KJ: Okay, now probably my favorite question: If you could meet any of the Athlete Ally Pro Ambassadors, who would you choose and why?
AV: I would choose Chris Kluwe or Brendon Ayanbadejo – Chris expresses his opinions well and is extremely sarcastic and funny. I appreciate the fact that he and Brendon will stand up in a sport like football and say these things that support LGBT athletes.
LH: I want to meet Hudson Taylor. I would love to hear about his journey on how he got Athlete Ally started. I would also want to meet Brittney Griner because I really respect her as a women’s basketball player and how she handles all the negative things that surround her as being an out athlete.
LY: I wouldn’t say I’d want to meet any particular person. I would really want to meet any of them because I respect all of the allies and what they do.
LH: Austin and I were just talking and we also really like Nick Symmonds. I recently saw a photo shoot with that he did with his rabbit for PETA and I thought it was it was really cool.
KJ: Nick Symmonds is awesome! I love his pictures with his rabbit on Instagram and everything he does as an ally in the sporting world is amazing as well. He seems like an awesome person to meet.
KJ: So as you may have heard, Athlete Ally is supporting the “Principle 6” campaign. What are your opinions on the campaign and what’s going on in Russia right now?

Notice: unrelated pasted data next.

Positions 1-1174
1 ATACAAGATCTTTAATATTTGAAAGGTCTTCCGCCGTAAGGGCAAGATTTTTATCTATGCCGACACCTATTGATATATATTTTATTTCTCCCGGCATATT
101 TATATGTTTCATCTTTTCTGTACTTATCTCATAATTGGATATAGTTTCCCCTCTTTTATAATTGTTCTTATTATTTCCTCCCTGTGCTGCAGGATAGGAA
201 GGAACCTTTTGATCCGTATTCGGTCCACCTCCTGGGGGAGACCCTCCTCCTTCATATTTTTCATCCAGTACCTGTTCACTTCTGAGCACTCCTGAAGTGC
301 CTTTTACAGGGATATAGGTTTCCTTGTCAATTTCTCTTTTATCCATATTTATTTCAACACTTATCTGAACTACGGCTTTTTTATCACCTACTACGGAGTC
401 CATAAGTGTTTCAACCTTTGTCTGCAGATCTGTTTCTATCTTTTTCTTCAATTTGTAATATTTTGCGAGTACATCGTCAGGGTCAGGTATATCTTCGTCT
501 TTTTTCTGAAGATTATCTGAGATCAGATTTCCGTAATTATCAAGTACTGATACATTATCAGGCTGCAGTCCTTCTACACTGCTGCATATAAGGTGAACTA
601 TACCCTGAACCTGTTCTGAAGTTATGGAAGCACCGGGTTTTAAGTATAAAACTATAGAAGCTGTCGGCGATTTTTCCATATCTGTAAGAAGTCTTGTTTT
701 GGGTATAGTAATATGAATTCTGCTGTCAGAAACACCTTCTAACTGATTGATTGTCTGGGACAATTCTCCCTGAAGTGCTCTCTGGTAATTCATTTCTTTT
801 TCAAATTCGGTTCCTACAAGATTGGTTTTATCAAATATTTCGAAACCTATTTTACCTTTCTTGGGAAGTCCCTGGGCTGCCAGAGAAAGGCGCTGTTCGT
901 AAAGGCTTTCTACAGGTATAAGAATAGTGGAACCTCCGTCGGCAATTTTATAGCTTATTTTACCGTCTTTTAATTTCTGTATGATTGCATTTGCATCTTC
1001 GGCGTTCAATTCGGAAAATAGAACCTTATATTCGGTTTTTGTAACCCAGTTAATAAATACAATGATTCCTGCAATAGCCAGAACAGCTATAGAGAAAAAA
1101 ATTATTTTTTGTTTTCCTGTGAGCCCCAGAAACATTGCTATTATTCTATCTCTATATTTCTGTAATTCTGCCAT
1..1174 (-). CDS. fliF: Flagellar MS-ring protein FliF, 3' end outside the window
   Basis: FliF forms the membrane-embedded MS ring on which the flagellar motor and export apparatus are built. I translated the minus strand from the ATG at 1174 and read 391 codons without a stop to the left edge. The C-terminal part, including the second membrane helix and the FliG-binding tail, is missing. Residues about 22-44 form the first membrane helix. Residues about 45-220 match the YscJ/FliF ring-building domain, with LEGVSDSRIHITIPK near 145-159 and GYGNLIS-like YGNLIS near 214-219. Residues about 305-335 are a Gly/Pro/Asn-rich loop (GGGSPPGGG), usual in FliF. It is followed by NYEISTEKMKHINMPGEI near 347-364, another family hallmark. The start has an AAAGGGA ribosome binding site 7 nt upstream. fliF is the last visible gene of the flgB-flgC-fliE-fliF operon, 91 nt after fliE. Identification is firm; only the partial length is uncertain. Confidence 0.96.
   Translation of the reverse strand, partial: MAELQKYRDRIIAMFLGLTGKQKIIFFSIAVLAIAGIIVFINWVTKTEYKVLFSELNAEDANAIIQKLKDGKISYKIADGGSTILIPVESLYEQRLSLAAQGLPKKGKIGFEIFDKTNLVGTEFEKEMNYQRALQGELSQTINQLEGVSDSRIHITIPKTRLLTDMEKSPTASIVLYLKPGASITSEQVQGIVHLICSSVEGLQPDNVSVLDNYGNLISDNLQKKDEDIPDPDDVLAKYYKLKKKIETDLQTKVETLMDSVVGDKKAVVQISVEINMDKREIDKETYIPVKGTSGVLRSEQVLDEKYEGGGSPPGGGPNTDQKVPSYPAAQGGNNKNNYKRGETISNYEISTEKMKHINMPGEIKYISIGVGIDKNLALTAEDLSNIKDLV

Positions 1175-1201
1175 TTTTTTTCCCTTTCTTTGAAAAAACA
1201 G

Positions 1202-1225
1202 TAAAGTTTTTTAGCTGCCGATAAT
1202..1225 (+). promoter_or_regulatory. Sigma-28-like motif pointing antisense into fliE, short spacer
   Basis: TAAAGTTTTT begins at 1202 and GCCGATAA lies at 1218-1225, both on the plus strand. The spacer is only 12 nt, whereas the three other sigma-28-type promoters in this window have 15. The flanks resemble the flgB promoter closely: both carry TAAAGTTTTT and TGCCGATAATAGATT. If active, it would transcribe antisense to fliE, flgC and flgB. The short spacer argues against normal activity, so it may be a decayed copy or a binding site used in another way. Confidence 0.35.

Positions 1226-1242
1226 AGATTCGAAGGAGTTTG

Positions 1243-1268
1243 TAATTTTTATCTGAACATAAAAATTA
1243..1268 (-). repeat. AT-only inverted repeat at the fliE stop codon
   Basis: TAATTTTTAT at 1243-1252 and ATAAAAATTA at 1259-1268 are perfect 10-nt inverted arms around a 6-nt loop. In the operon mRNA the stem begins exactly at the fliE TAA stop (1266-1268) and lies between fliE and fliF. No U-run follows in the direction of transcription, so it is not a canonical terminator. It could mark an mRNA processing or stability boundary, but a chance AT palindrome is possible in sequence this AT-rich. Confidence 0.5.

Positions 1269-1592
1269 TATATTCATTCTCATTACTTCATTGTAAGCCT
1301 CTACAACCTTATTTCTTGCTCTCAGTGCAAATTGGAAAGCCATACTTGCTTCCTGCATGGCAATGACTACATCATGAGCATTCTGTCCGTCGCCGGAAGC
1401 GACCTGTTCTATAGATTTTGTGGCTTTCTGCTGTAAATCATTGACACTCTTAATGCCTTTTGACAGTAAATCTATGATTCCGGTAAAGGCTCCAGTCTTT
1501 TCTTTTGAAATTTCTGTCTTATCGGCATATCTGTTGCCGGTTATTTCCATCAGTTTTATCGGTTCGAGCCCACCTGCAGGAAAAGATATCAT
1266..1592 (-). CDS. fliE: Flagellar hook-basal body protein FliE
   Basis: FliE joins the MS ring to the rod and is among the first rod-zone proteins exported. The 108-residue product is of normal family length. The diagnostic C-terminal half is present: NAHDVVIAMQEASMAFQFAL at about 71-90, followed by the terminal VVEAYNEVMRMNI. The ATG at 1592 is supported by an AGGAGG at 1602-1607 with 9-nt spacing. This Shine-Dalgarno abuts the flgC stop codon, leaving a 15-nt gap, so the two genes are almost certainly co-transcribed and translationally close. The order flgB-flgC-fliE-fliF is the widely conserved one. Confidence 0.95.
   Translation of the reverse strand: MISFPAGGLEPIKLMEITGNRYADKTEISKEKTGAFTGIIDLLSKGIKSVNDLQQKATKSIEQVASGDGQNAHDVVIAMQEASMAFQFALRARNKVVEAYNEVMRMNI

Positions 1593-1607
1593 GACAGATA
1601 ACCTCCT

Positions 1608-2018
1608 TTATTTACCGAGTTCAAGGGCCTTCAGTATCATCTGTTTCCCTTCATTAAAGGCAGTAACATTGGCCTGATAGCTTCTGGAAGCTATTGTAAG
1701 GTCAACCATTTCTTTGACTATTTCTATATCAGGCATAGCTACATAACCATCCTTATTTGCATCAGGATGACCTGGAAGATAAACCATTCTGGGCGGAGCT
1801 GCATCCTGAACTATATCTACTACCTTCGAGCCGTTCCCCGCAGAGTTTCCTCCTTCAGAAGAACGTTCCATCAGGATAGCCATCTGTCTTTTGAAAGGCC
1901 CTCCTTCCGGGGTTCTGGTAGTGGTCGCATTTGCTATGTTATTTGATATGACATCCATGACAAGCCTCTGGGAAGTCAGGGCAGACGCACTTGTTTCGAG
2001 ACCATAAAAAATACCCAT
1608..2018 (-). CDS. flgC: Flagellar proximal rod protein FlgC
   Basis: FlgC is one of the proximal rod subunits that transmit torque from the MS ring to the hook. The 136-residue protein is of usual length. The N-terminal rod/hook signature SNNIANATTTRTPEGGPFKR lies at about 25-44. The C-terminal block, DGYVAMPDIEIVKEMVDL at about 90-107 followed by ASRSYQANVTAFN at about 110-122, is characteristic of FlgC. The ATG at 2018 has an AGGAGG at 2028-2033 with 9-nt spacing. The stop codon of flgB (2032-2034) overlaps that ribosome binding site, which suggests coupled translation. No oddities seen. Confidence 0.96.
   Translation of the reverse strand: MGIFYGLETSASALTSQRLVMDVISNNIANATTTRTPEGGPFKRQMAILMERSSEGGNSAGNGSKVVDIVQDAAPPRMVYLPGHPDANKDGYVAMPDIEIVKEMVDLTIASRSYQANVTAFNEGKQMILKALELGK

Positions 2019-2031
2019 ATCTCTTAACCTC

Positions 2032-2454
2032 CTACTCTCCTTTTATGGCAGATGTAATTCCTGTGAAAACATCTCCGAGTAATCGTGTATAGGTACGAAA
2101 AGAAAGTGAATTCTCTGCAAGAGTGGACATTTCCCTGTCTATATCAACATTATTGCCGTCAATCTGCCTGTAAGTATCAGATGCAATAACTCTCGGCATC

AV: I think that it is the responsibility of everyone, not just US, companies or organizations, to be active a solution to problems facing the 2014 Olympics in Sochi. The Olympics are all about egalitarian competition and blending cultural values and I think that all of this should be available to everyone.
KJ: I couldn’t agree more! Is your chapter doing anything to bring awareness to the issue?
LH: We were approached by the International Area Studies Greek chapter, Sigma Iota Rho, to help out with an awareness event for what’s going on the Olympics. We will be helping them get extra money to bring in more money for a speaker and helping out with the event. One of the people we’ve talked about trying to bring is Johnny Weir.
KJ: That’s incredible! That sounds like an unbelievable event, especially if you are able to get Johnny Weir.
LH: Yeah, it would be! Nothing is set in stone and we’re still in the beginning stages of planning the event, but we’re definitely keeping the possibility of trying to bring him in open.
KJ: So is there anything else that I should know about you three or the Athlete Ally chapter in general?
LH: Actually, yes! Over this past summer we collaborated with Safe Zone. One of the things that Safe Zone does is training sessions to get people to be more aware on how to deal with LGBTQ issues. They wanted to start to roll out training for the faculty department and we helped them get their start in the athletic department. It was a pretty brief training, but now we’re working on getting a more extensive one done for the spring.
Kyle James is a sophomore at Ithaca College. He is currently pursuing a B.S. in Integrated Marketing Communications with Minors in Economics and Sport Studies, and is a member of the Ithaca College Honors Program. Kyle is currently the founder and Co-President of the Ithaca College Athlete Ally club.